While certain parts of SA are experiencing flooding, the City of Cape Town announced this week that they would be introducing water rationing in an attempt to battle the ongoing drought and impending water crisis. Unfortunately for responsible citizens who are trying to save water, that means that your faithful set of wheels is going to be denied it’s weekly car wash for another few months.
Or does it?
The days of water-wasting car washes – with bikini-clad babes spraying hoses at each other and having soap-throwing fights – may be over (sigh), but that doesn’t mean that your poor car should have to suffer. There are waterless car wash alternatives that work just as well as the old-fashioned hose, sponge and soap method… some even work better!
The ‘Car Wash’ crash of ’17
Many car wash owners in Cape Town have raised concerns with the municipality that the tighter restrictions will lead to loss of income and even loss of jobs. However, the city has taken a hard stance against water wasters, and unfortunately for car washes, even if they recycle their water they still have a big part in this. A conventional car wash uses up to 250 litres of water, which is often contaminated with harmful abrasive chemicals. When this water and chemicals it contains are washed away, they contaminate almost 2000 litres of groundwater. If 20% of all the cars currently driving in SA were washed without water, more than 7 million people could be supplied with 2 litres of fresh drinking water per day for a whole year! Some car washes have already moved to waterless alternatives which use little or no water.
Residents of Cape Town are well beyond the simple tasks of turning off a tap or using less water when washing their cars – all citizens of the Cape have to find innovative and effective ways to save water and the time has come to invest in waterless car wash solutions, at home or at the car wash.
Car wash: tips on how to save water
#1 Use a waterless car wash:
There are a number of these businesses available throughout the Western Cape and the rest of South Africa. Look for Eco Wash, Durawash or Green Machine franchises or other car washes that utilise their products and technology. Instead of over 200 litres, these car washes use under 1 litre per car! Many of the people who run these car washes are small business owners and entrepreneurs, so by supporting them you’re not only helping with the water crisis but helping to grow small businesses in South Africa.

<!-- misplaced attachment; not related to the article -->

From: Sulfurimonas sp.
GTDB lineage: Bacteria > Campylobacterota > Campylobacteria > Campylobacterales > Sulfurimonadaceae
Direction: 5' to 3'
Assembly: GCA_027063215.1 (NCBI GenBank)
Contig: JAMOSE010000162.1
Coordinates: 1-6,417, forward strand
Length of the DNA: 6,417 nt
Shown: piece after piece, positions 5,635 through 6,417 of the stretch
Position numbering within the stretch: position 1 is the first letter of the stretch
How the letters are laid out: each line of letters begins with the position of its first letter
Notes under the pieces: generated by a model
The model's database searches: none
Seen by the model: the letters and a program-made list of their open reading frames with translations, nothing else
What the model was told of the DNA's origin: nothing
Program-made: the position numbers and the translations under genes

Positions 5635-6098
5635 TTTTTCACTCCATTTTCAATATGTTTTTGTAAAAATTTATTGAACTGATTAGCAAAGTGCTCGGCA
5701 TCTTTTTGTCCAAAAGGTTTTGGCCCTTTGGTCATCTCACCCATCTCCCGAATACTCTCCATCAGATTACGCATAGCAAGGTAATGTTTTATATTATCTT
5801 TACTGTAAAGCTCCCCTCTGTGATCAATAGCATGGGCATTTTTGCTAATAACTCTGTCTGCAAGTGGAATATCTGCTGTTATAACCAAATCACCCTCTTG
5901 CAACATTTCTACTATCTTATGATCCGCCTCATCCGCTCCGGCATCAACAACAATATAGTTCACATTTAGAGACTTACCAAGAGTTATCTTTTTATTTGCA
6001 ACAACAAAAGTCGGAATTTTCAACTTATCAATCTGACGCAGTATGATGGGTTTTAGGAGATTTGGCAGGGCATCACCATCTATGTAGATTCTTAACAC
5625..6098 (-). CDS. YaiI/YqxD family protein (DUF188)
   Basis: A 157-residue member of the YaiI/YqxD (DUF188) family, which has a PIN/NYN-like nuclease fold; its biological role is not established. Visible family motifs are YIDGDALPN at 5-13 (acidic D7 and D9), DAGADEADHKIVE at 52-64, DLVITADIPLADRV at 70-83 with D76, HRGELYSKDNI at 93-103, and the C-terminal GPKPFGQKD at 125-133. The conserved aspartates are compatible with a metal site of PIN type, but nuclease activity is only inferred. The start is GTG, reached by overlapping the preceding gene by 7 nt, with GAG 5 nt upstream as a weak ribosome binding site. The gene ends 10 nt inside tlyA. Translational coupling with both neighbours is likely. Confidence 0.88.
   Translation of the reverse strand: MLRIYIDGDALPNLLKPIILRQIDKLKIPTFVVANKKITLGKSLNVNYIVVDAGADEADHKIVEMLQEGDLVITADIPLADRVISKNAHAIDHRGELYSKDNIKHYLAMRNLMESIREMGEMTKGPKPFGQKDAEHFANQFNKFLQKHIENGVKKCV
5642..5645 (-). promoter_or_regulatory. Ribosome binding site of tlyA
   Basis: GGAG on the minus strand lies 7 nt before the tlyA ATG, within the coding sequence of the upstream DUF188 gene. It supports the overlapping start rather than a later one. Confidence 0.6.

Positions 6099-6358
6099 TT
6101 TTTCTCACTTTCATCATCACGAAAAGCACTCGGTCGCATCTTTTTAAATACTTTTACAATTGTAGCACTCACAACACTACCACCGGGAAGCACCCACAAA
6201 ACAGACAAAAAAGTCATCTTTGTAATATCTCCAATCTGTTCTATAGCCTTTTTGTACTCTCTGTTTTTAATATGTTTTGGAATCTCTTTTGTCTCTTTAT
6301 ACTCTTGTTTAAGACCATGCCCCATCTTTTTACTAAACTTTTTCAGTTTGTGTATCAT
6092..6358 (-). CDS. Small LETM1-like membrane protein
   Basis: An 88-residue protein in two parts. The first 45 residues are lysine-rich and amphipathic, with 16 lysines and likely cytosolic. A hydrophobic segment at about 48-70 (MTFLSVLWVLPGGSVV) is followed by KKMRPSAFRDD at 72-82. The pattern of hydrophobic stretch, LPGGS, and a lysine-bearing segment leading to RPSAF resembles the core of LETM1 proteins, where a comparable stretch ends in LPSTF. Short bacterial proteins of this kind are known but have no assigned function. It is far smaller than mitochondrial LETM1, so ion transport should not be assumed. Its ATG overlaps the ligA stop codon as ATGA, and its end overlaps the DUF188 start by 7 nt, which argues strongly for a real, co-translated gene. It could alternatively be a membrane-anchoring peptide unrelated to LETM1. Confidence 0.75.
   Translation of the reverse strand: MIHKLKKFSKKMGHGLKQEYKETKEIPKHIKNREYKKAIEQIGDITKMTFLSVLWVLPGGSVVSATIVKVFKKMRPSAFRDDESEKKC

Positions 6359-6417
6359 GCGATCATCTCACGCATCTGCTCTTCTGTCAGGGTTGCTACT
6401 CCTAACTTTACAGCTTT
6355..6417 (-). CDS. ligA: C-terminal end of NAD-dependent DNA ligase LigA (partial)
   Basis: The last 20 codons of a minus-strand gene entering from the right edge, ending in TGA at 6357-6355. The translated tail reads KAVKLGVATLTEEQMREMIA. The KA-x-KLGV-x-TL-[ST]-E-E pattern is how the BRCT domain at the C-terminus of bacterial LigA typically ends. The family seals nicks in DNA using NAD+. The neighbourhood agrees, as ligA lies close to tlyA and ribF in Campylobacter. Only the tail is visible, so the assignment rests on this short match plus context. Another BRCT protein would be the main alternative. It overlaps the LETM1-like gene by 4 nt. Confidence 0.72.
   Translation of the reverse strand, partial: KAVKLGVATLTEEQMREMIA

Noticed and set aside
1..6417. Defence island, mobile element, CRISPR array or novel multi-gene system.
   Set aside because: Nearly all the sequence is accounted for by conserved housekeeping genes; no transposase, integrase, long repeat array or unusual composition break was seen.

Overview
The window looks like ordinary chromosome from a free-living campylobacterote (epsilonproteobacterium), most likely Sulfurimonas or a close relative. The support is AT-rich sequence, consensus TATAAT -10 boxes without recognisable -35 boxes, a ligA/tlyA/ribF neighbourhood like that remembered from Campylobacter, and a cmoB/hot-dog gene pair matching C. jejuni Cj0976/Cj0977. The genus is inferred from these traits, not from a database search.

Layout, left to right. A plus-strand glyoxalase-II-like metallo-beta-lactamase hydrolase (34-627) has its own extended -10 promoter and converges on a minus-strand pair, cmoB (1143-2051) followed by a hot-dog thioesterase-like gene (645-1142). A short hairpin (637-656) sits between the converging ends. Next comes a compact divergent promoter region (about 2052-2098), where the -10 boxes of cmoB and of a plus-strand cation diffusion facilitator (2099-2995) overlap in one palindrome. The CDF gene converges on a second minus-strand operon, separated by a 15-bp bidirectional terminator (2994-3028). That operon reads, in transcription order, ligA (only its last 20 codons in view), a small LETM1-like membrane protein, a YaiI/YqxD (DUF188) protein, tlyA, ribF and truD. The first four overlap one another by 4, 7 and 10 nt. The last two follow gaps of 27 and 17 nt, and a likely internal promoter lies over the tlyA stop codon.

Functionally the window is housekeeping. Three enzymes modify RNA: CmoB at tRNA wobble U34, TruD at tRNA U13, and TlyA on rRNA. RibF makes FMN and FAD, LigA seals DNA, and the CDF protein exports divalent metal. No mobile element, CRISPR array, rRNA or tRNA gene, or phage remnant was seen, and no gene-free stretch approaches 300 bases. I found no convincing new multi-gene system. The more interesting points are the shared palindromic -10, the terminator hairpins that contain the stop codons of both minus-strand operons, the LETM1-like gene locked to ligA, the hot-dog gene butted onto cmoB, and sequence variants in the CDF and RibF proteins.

#2 Wash it yourself:
Most leading retailers stock waterless car wash products, so head down to the nearest supplier and grab some! Try to purchase products that cause the least harm to the environment – go for palm oil-derived products like Green Machine’s range, as these are water soluble and don’t pollute the water system.
#3 Get some microfibre clothes
When it comes to wiping the cleaning product off, any old rag won’t do – make sure you buy a couple of high-quality microfibre clothes. Microfibres are tiny hair-like fibres that collect dirt. These are thicker and have a better pile height than other clothes which means that there’s more space to catch dirt and dust, reducing the chances that you’ll scratch the paint job when wiping the product off. Go for clothes with a minimum weight of 300 gsm (grams per square metre). If you can’t find microfibre clothes, experiment with other materials to find the cloth that absorbs the best without causing scratches or swipe marks. This isn’t just for water savers: this method is used by most antique or high-value car collectors – some of these guys with cars worth more R10 million haven’t used water in years!
#4 Started at the bottom now your cloth is dirty
Divide your car into sections based on which areas carry the most dirt: your rims are more likely to get dirty than your roof, for instance. Start with the least dirty areas first, to make your clothes last longer. This usually means starting at the top of the car and moving down, as the closer you get to the road the more dirt the surface of your car will come into contact with. It also helps to have separate clothes for different areas, since each of these areas will come into contact with different substances – think about how dirty your rims or engine block gets, compared to your windows. When cleaning your clothes, wash each section’s cloth separately to avoid cross-contaminating the clothes with different substances.
#5 Regular washing
These products aren’t Superman – if you’ve just returned from a month-long off-road adventure and you’re thinking, “I could swear my car used to be red, not brown?” then these products probably aren’t for you. Similarly, if you wait for dust and grime to build up to a level that would scare even the Handy Andy guy, don’t expect a single wash to do the trick. By regularly cleaning your car and removing grime and dust, you’ll prevent that layer of dirt from getting stuck onto your car, making your life easier and ensuring that you don’t have to go to extra lengths to get the muck off. Most waterless products have the added bonus of waxing your car as well, which creates an extra layer of protection against dust and dirt – by using these products regularly, you’ll prevent new dust and dirt from sticking to your car.
#6 Use grey water
If you absolutely have to use water to get the most obstinate of dirt off, make sure it’s grey water from the shower: place a bucket in the shower or under the drain to catch as much of your shower water as you can, and use that for your wash.
#7 Make hay while the sun doesn’t shine
Singing in the rain might not be everyone’s cup of tea, but car washing in the rain should be. Next time a drizzle or downpour starts outside, pick up your sponge, put on a raincoat and get scrubbing!
Found these tips useful? Then check out our super-useful Vehicle Finance Repayment Calculator and our Fuel Consumption Calculator.
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